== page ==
Cherished love letters set path for 73 years

As boyfriend and girlfriend in the 1930s, Atlee and Virginia Compher wrote to each other every week.

Waiting for the postman to arrive with her letter from Atlee was the high point of her week, Virginia said.

The couple, who were born and raised in Frederick County, plan to celebrate 73 years of marriage on Feb. 25.

At 95, Atlee is battling dementia but Virginia, at 92, rattles off dates and events as if they happened yesterday — and she has a keen sense of humor to boot.

“I love to write letters,” Virginia said. “Every week we wrote each other until we got married.”

Atlee was 20 and Virginia was 17 when they met.

“I saw him on the Square Corner and picked him out of a crowd of about 15 guys,” Virginia said. A few weeks later, they met at Braddock Heights roller-skating rink.

After almost two years, they were engaged Jan. 25, 1939, and married a month later.

“I don’t believe in long engagements,” Virginia said.

Virginia kept the letters — two batches of 88 letters. “I didn’t throw them out. They’re too precious,” she said. “Nobody writes to each other anymore. It’s a lost art.”

Virginia’s handwriting was legible.”My father was like that. He had a beautiful handwriting,” she said.

Years ago, someone suggested the couple should renew their vows.

“I told them we don’t need it. We still love each other. He’s my sweetheart, and he tells me he loves me all the time. We’re lovebirds, and he’s the best thing that ever happened to me.”

The couple had been going together for three or four months before Atlee kissed her on the forehead for baking him an angel food cake for his birthday, Virginia said.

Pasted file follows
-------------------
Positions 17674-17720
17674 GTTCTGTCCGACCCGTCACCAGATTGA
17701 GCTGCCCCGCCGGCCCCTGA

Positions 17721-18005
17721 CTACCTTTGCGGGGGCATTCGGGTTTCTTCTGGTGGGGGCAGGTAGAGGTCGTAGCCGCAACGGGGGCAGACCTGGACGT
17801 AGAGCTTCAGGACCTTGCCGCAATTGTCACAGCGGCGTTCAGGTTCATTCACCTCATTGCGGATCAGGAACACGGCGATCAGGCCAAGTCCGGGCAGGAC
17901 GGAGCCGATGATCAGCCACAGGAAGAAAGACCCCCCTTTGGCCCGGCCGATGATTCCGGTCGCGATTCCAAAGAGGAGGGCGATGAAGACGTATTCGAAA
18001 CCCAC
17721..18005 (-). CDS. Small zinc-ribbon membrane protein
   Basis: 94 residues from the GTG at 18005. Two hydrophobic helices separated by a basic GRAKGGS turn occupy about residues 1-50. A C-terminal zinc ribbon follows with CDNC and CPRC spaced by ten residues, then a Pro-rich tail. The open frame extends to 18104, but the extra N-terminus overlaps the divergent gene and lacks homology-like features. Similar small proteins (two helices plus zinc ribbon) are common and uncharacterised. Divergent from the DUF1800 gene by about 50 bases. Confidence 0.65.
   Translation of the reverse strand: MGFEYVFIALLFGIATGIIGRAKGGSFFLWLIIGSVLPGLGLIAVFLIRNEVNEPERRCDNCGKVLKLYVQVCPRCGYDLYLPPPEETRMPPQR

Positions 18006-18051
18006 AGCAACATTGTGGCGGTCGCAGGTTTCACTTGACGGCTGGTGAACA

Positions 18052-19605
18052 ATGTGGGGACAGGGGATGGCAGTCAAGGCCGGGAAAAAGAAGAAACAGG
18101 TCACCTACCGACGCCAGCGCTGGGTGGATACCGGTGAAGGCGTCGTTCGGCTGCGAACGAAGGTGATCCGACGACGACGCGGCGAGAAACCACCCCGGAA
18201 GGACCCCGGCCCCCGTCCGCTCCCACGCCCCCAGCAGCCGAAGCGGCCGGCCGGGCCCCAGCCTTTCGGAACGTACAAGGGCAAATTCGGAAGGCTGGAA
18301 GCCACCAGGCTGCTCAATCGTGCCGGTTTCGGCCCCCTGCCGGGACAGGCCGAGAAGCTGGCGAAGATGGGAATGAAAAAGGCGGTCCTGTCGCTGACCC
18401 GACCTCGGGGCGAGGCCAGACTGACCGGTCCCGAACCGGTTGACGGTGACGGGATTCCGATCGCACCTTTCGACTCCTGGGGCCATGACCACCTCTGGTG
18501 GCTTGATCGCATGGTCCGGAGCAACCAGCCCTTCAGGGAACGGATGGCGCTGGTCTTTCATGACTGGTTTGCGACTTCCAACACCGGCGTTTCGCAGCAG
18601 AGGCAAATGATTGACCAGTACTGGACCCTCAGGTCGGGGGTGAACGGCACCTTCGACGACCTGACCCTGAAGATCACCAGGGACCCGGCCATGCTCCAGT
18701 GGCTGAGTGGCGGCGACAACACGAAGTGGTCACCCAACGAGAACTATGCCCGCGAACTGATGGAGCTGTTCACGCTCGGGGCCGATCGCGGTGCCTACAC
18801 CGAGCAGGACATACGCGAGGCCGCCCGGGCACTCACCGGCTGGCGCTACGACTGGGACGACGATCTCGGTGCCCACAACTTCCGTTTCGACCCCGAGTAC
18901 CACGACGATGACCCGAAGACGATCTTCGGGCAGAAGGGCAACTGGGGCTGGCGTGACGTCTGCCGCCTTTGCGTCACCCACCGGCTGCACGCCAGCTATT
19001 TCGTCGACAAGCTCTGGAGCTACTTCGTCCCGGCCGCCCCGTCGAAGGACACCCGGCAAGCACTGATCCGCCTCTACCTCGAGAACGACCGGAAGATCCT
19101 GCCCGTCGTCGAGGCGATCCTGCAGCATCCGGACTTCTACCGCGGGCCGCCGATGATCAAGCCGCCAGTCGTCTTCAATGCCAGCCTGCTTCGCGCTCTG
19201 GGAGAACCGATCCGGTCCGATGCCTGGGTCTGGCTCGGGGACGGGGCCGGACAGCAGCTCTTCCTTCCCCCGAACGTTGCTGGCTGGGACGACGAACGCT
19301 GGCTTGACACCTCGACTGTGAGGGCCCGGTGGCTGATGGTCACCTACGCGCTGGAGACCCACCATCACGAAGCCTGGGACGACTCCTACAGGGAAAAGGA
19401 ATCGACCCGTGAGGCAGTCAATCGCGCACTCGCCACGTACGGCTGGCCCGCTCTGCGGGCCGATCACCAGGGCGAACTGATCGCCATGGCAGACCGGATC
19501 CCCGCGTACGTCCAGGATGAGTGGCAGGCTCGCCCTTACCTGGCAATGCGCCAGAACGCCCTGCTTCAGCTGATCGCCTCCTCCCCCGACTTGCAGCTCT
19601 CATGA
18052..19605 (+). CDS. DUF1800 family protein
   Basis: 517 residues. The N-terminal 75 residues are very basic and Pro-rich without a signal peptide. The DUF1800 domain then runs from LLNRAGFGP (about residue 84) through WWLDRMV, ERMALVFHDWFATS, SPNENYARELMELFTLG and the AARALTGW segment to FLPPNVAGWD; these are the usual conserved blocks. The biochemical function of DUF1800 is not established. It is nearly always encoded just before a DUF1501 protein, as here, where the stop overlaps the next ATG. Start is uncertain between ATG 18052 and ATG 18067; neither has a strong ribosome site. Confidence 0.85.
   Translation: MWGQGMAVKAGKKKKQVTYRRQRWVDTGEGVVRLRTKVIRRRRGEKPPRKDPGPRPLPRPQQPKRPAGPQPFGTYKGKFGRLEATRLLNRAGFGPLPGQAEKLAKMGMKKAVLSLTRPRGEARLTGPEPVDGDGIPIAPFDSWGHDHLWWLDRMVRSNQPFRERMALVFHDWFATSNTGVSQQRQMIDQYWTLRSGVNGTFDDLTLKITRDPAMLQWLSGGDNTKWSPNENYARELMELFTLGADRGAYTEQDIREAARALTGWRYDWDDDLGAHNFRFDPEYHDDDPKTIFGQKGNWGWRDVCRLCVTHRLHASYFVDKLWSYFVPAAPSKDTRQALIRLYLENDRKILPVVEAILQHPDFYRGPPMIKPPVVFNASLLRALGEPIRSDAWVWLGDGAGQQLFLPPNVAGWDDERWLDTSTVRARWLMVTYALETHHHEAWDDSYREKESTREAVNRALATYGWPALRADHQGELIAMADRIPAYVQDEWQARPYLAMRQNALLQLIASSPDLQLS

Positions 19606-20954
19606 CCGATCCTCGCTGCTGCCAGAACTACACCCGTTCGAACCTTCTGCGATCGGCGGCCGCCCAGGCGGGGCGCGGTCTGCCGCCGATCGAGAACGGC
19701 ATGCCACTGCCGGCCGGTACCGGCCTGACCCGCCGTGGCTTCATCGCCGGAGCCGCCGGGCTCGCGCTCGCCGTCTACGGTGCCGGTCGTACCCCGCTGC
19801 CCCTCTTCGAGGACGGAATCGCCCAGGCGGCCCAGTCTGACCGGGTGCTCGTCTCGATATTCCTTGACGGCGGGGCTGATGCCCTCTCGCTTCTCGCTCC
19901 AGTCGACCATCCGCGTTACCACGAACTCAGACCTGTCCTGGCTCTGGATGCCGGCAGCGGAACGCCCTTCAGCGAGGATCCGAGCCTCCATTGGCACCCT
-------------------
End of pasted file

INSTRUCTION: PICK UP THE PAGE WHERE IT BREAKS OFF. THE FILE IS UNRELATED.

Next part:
“They do everything on the first date these days,” she said. “I was afraid of men, and he was afraid of women.”

The secret to a long marriage is give and take, and relationships have their ups and downs, Virginia said.

“We’ve had our spats. We fell out every day but made up at night,” Virginia said. “He calls me Gin-Bug.”

Virginia worried about living with her in-laws and not having a home of their own.

“But I said, ‘Where would I go?’ I sure as hell wasn’t going to go home,” Virginia said. “I had to put up with my mother-in-law, but she was a wonderful lady, a Christian lady, and she helped me with my kids.”

The couple, who now live at Tranquillity at Fredericktowne, an assisted living facility, took vacations but never traveled too far from Maryland and could only afford to stay for two or three nights at a time, Virginia said.

And they worked hard.

“I got up and milked cows, and went back to school at 60 and got my GED” after raising four children, Virginia said.

“One year we had 4,000 quarts of strawberries, and I picked 1,000,” Virginia said.

Each quart sold for 25 cents. People used them for preserves.

Atlee worked for an insulation company, a railroad company, for 18 years at the National Institutes of Health as an animal caregiver and retired from Eastalco.

Longevity runs in Atlee’s family. His mother and two sisters lived to be 90; a cousin lived to 101; his grandmother lived to 99.

Virginia said younger couples should hang in for the long haul.

“I don’t believe in divorce. These days people are too quick to walk away” from marriage, she said.

“How many people have been married for 73 years?”

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